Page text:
Numerous motions made by defendants in criminal cases are widely known and referred to by the appellate opinions which originally discussed the motions. Even though the subject matter underlying the motions has often been refined and constricted by subsequent opinions and statutes, the original names stuck. Take a look at the non-exhaustive list below, and then test yourself on how many of the motions you remember.
The objective of this article and accompanying self-study test is to review motions made in criminal cases. From A is for Apprendi to W is for Wheeler, readers will learn about the many motions made by defendants in such cases and the opinion names that accompany them.
Apprendi: Motion to require the jury to return a finding as to any enhancement (other than prior convictions) or element of a crime which can be used to increase a defendant's sentence. Apprendi v. New Jersey, 530 U.S. 466 (2000). See also Cunningham v. California, 549 U.S. 270 (2007) (California's determinate sentencing law violates a defendant's Sixth and 14th Amendment right to a jury trial to the extent it permits a trial court to impose an upper term based on facts found by the court rather than by a jury beyond a reasonable doubt).
Aranda: (aka Bruton) Motion to bar the prosecution from introducing a codefendant's statement in a joint trial on confrontation grounds or, in the alternative, to sever the defendant's trial from his codefendant's trial. People v. Aranda, 63 Cal. 2d 518 (1965); Bruton v. United States, 391 U.S. 123 (1968). See also People v. Arceo, 195 Cal. App. 4th 556 (2011) (analyzing issue within the framework of Crawford v. Washington, 541 U.S. 36 (2004)).
Arbuckle: Motion by a defendant to be sentenced by the same judge who accepted his guilty plea. People v. Arbuckle, 22 Cal. 3d 749 (1978).
Brady: Motion filed when prosecution fails to disclose to the defense exonerating, impeaching or mitigating evidence. Brady v. Maryland, 373 U.S. 83 (1963).
Castro: Motion for the judge to exercise Evidence Code Section 352 (weighing probative value versus prejudice) discretion in admitting priors of moral turpitude to impeach witness credibility. People v. Castro, 38 Cal. 3d 301 (1985).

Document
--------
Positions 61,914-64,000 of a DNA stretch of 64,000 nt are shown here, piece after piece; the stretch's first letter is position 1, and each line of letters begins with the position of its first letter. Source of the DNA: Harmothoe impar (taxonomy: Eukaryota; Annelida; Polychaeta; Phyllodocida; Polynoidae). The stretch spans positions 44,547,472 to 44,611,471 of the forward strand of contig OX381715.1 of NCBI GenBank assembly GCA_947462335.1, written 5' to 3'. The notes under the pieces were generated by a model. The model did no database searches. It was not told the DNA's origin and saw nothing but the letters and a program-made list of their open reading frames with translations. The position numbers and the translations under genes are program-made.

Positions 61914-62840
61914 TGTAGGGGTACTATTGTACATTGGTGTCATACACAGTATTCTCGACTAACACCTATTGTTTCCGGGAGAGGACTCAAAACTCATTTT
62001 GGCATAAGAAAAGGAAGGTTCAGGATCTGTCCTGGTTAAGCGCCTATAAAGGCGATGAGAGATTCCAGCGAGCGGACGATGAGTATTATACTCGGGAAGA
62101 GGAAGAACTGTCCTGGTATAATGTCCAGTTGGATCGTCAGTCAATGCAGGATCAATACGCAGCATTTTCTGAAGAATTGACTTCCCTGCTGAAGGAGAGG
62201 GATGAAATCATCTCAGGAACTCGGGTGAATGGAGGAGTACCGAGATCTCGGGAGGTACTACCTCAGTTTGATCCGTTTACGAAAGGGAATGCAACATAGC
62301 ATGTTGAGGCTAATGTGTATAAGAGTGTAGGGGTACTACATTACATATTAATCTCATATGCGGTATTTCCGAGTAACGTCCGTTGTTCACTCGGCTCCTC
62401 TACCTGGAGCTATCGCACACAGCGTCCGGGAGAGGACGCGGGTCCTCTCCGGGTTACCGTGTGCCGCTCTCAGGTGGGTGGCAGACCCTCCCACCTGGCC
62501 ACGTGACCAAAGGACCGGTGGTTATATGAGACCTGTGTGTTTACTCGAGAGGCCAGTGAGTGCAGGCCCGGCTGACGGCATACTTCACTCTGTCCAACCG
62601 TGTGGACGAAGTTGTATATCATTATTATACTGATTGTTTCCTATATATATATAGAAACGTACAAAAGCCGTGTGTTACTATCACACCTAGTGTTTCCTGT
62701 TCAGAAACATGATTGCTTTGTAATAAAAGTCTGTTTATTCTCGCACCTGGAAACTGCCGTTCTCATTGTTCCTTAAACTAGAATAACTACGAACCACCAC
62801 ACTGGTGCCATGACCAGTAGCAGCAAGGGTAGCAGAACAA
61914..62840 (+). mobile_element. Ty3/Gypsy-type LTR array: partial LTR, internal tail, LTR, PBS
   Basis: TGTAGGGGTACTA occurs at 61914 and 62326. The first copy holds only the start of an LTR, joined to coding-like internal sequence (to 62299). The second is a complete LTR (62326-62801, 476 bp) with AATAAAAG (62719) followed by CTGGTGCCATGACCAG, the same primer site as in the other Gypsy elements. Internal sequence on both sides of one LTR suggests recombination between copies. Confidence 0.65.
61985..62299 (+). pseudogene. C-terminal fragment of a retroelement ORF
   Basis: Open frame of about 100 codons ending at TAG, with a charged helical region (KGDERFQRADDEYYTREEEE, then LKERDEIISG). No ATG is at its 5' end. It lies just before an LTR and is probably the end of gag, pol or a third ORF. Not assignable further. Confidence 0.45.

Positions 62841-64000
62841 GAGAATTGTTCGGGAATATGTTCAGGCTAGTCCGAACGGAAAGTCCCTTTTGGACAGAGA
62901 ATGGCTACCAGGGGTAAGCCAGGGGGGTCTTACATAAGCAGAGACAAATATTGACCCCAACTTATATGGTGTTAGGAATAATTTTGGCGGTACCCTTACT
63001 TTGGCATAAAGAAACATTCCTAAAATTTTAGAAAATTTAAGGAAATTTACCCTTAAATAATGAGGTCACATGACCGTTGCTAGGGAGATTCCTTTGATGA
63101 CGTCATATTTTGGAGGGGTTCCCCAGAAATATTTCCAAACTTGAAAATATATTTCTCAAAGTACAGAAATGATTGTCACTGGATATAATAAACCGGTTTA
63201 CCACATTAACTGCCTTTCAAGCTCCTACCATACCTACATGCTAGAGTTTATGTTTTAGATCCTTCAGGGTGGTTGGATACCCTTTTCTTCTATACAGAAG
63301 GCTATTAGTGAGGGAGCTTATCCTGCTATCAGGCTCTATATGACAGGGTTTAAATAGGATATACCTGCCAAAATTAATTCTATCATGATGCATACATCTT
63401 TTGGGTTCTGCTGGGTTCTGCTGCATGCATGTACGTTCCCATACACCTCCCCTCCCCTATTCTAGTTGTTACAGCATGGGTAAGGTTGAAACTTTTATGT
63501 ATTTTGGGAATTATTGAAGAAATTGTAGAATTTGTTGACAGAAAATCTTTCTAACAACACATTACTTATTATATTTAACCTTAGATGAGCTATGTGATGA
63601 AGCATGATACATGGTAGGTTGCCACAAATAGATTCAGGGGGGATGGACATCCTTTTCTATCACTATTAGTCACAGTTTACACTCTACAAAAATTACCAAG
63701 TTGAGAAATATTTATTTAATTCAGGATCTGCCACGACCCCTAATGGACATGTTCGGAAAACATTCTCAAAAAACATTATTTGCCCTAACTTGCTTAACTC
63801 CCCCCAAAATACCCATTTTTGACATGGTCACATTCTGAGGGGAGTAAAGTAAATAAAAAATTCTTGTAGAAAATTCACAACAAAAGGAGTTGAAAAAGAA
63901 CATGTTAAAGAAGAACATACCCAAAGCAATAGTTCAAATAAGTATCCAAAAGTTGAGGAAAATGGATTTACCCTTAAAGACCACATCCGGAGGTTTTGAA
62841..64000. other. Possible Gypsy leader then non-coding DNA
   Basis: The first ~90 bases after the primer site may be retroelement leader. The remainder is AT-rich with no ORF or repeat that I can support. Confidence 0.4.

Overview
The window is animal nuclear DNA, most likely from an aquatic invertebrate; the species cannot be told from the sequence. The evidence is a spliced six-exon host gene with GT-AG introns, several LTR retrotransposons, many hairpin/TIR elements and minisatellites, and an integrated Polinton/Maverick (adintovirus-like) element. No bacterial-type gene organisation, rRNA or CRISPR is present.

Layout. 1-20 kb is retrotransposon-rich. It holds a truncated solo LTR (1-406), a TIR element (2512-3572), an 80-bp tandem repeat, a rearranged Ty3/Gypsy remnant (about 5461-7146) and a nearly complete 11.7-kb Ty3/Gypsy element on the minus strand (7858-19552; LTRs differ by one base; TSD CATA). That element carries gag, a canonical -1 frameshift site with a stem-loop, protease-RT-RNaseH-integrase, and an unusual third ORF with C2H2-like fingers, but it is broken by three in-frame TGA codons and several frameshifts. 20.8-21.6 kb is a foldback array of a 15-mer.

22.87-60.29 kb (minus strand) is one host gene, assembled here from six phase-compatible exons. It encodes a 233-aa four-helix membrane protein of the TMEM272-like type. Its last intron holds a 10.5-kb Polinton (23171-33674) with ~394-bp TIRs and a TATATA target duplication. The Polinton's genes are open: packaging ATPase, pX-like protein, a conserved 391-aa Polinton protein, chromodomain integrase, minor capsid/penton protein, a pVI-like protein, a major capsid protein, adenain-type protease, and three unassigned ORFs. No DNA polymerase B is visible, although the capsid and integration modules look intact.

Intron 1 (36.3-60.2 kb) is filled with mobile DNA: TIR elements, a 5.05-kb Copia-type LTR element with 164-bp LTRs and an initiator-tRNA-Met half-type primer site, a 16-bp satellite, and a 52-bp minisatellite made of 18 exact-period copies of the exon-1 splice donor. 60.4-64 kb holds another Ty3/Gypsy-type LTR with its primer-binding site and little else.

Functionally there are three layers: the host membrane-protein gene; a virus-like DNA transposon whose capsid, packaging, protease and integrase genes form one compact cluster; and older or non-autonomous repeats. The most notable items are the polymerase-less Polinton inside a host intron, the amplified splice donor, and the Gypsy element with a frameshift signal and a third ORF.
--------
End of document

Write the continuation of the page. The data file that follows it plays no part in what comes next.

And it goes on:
Dillon: Motion to reduce the sentence as being cruel or unusual punishment as it is grossly disproportionate to the offense for which it is imposed. People v. Dillon, 34 Cal. 3d 441, 477-82 (1983). See also Ewing v. California, 538 U.S. 11 (2003) (regarding constitutionality of three-strikes sentence).
Evans: Motion for a pretrial lineup. Evans v. Superior Court, 11 Cal. 3d 617 (1974).
Faretta: Motion by a defendant to represent himself (act as his own lawyer). Faretta v. California, 422 U.S. 806 (1975).
Franks: Motion to suppress evidence seized under a search warrant based on the affidavit being insufficient when misstatements are removed. Franks v. Delaware, 438 U.S. 154 (1978).
Green-Thompson: Motion based on the felony-murder special circumstance being inapplicable to cases in which the defendant intended to commit murder and only incidentally committed one of the specified felonies while doing so. People v. Green, 27 Cal. 3d 1 (1980); People v. Thompson, 27 Cal. 3d 303 (1980).
Griffin: Motion based on the concept that "Under the Fifth Amendment of the federal Constitution, a prosecutor is prohibited from commenting directly or indirectly on an accused's invocation of the constitutional right to silence." People v. Tafoya, 42 Cal. 4th 147 (2007), citing Griffin v. California, 380 U.S. 609 (1965).
Harvey-Madden: Motion to require the prosecution to prove the source of information relied upon to show probable cause in a suppression motion. People v. Harvey, 156 Cal. App. 2d 516 (1958); People v. Madden, 2 Cal. 3d 1017 (1970).
Henry-Massiah: Motion to exclude statements made by a defendant to a jailhouse informant in violation of defendant's right to counsel. United States v. Henry, 447 U.S. 264 (1980); Massiah v. United States, 377 U.S. 201 (1964).